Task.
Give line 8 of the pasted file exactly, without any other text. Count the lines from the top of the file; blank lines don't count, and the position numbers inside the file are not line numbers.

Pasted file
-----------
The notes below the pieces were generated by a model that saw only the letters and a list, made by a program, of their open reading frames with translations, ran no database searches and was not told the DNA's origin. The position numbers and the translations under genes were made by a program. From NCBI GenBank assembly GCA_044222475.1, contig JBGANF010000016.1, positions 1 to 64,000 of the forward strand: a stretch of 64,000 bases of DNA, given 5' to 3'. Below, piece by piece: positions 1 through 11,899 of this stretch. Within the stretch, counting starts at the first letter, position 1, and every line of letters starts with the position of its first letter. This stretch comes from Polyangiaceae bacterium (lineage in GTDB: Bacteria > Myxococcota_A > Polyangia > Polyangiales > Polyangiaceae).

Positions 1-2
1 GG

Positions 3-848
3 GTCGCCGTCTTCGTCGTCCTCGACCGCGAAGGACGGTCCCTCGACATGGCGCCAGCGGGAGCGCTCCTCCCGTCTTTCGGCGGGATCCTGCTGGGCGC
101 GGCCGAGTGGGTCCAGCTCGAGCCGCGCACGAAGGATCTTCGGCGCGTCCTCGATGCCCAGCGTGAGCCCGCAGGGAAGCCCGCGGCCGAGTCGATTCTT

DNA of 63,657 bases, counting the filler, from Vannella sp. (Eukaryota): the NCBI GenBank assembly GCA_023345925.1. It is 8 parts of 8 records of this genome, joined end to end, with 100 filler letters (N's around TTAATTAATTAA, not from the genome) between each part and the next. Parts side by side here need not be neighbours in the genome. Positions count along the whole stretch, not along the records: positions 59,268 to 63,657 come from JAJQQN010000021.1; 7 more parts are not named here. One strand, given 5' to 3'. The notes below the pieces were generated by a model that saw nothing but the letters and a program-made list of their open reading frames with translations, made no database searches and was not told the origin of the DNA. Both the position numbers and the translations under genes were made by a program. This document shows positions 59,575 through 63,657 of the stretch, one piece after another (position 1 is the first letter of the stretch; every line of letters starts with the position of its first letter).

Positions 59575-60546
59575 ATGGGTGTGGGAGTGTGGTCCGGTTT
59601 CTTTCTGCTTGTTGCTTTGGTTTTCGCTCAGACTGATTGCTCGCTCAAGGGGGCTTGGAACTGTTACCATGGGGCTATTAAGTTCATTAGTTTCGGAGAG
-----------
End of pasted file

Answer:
Positions 59575-60546